|King Richard III of England|
| By the Grace of God, King of England|
and France and Lord of Ireland
|Reign|| 20 June 1483–22 Aug 1485
2 yrs 2 months 2 days
|Coronation||6 July 1483|
|Born||2 October 1452|
|Died||22 August 1485|
|Bosworth Field, Leicestershire|
|Buried|| Greyfriars Abbey, Leicestershire,|
disinterred and body lost during
the Dissolution of the Monasteries
|Consort||Anne Neville (c. 1456–1485)|
|Issue|| Edward, Prince of Wales|
|Father||Richard, Duke of York (1411–1460)|
|Mother||Cecily Neville (1415–1495)|
Richard III (2 October 1452–22 August 1485) was King of England from 1483 until his death. He was the last king from the House of York, and his defeat ended the Wars of the Roses. After the death of his brother King Edward IV, Richard briefly governed as regent for Edward's son King Edward V with the title of Lord Protector, but he placed Edward and his brother Richard in the Tower (see Princes in the Tower) and acquired the throne for himself, being crowned on 6 July 1483. Two large-scale rebellions rose against Richard. The first, in 1483, was led by old diehard opponents of Edward IV and, most notably, Richard's own 'kingmaker', Henry Stafford, Duke of Buckingham. The revolt collapsed and Buckingham was executed at Salisbury, near the Bull's Head Inn. However, in 1485, another rebellion arose against Richard, headed by Henry Tudor, 2nd Earl of Richmond (later King Henry VII) and his uncle Jasper. The rebels landed and Richard fell in the Battle of Bosworth Field, then known as Redemore or Dadlington Field, as the last Plantagenet king and the last English king to die in battle. William Shakespeare's play Richard III has made his name particularly infamous.
Richard was born at Fotheringay Castle, the eighth and youngest, and fourth surviving, son of Richard Plantagenet, 3rd Duke of York (who had been a strong claimant to the throne of King Henry VI) and Cecily Neville. The withered arm, limp, and crooked back of legend are nowadays believed to be fabrications, possibly originating from the questionable history by Thomas More, which made a deep impression upon Shakespeare.
Richard spent much of his childhood at Middleham Castle in Wensleydale, under the tutelage of his uncle Richard Neville, 16th Earl of Warwick. He was involved in ongoing battles between different alliances of the House of Lancaster and the House of York factions during the last half of the 15th Century. At the time of the death of his father and older brother Edmund at the Battle of Wakefield, Richard was still a boy, and at that time he was taken into the care of Warwick, known to history as "The Kingmaker" because of his strong influence on the course of the Wars of the Roses. Warwick was instrumental in deposing Henry VI and replacing him with Richard's eldest brother, Edward. While Richard was at Warwick's estate, he developed a close friendship with Francis Lovell, a friendship that would remain strong for the rest of his life. Another child in the household was Warwick's daughter Anne Neville, whom Richard would later marry.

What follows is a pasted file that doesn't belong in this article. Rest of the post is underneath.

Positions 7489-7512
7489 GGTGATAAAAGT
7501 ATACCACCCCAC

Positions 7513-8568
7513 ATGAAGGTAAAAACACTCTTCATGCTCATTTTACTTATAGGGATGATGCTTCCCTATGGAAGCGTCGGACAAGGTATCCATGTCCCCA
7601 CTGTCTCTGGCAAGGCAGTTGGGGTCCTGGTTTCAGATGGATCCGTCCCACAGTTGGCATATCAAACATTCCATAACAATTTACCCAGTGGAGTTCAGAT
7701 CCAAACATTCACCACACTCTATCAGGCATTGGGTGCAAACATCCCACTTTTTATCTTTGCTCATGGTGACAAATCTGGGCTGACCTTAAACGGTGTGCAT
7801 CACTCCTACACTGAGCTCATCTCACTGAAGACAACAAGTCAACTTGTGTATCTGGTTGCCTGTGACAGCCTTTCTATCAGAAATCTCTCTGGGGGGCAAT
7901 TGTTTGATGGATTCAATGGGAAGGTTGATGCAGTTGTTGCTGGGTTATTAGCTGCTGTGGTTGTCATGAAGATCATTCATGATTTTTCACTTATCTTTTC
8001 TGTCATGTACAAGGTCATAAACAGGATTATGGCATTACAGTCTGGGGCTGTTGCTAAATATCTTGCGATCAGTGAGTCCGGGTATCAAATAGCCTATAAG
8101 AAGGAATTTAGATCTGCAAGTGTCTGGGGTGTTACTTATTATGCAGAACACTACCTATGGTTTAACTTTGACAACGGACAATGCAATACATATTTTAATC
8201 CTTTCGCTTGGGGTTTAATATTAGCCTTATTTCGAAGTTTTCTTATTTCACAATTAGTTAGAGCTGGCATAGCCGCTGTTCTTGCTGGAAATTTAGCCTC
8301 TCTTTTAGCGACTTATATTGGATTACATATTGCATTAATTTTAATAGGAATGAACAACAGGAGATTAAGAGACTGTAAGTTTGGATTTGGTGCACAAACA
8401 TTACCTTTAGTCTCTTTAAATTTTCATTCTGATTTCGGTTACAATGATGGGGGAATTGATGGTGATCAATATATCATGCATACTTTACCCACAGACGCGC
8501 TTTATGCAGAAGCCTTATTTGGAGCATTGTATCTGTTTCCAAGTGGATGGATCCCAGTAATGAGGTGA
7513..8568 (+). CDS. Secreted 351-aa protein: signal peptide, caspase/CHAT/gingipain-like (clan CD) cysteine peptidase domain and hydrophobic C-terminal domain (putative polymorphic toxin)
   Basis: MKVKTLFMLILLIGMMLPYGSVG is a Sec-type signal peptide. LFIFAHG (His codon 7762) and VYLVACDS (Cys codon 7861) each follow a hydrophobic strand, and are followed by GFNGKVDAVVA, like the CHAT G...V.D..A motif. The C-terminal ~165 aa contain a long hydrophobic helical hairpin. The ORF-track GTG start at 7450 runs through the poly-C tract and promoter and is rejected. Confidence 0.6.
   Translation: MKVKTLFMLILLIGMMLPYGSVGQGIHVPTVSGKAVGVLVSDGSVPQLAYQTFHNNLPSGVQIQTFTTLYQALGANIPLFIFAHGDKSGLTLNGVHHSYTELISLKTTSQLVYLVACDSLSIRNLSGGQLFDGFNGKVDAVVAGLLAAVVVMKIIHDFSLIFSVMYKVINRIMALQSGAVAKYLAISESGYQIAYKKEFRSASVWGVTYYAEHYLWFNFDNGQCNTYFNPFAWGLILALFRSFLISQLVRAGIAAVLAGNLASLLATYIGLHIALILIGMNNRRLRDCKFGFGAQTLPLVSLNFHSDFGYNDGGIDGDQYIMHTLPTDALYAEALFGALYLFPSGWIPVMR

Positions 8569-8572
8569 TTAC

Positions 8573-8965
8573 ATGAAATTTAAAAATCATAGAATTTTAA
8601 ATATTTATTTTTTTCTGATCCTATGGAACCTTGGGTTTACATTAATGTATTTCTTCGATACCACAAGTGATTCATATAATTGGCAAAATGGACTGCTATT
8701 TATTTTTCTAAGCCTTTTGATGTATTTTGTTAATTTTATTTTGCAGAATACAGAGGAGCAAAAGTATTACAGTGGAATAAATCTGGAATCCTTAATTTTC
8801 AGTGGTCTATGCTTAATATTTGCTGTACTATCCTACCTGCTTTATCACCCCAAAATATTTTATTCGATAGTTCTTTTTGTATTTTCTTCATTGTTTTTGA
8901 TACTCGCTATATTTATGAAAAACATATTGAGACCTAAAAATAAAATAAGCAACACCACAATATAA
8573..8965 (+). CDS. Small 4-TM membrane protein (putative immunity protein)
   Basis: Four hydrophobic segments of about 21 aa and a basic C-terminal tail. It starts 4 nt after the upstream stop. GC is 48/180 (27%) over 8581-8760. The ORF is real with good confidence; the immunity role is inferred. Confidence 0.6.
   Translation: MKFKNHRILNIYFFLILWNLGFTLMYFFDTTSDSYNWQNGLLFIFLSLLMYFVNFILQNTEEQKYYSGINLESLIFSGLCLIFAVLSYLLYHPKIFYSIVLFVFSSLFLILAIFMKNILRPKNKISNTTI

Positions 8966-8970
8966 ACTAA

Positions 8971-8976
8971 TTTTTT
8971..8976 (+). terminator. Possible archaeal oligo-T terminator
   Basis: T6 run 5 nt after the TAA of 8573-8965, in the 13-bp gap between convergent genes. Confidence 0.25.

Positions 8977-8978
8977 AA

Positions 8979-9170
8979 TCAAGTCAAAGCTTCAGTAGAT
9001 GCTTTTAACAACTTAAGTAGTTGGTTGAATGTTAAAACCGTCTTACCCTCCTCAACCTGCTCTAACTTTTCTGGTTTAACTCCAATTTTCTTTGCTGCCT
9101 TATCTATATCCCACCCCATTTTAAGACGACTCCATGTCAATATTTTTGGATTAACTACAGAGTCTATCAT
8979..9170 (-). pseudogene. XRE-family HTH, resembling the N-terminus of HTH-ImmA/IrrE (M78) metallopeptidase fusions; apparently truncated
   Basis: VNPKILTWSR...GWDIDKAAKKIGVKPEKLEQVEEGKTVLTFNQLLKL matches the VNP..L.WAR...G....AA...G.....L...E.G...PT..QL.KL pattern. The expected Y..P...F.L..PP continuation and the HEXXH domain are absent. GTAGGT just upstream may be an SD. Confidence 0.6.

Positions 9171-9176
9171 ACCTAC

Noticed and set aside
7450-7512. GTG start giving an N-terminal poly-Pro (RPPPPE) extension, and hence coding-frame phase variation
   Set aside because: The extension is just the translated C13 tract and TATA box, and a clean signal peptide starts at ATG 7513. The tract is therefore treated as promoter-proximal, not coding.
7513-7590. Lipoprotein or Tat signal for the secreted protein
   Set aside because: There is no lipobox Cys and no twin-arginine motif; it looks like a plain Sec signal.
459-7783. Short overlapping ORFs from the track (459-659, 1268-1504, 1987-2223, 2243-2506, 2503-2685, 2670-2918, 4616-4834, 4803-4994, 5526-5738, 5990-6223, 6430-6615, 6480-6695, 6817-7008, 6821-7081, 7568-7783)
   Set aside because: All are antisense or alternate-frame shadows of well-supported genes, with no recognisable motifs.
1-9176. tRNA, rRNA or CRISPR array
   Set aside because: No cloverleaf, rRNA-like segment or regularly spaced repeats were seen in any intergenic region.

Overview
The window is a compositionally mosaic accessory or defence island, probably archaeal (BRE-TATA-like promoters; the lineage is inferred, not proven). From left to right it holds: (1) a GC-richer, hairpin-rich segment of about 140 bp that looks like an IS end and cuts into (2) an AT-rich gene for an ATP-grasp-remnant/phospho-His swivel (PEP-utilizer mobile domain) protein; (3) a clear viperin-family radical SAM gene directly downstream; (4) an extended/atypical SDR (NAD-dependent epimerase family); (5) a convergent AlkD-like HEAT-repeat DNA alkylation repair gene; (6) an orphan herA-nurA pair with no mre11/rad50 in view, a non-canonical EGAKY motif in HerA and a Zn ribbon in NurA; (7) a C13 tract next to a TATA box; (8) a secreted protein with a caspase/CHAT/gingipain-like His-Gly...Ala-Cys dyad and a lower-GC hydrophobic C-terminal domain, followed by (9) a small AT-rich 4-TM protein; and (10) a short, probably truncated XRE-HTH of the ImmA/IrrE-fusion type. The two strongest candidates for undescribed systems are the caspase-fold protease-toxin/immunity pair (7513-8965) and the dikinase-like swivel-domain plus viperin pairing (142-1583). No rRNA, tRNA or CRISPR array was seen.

Following the decisive Yorkist victory over the Lancastrians at the Battle of Tewkesbury, Richard married the widowed Anne Neville, younger daughter of the late Richard Neville, 16th Earl of Warwick. Anne's first husband had been Edward of Westminster, son of Henry VI. Following his death at the Battle of Tewkesbury in 1471, she disappears from the records for a while, her whereabouts unknown. It is popularly believed that she had fallen under the control of George Plantagenet, 1st Duke of Clarence, who had an interest in preventing her from marrying again, because it gave him full control over the joint inheritance of Anne and her elder sister Isabella Neville, Duchess of Clarence, George's wife. Richard is said to have found Anne working as a scullery maid in a London chophouse and "rescued" her; but the truth is not known. Their marriage took place on 12 July 1472. However, because of the estates and lands at issue, it is far from clear that he actually loved her, although he was seen to have wept openly at her funeral in 1485, and there are no reports of open unhappiness in their marriage.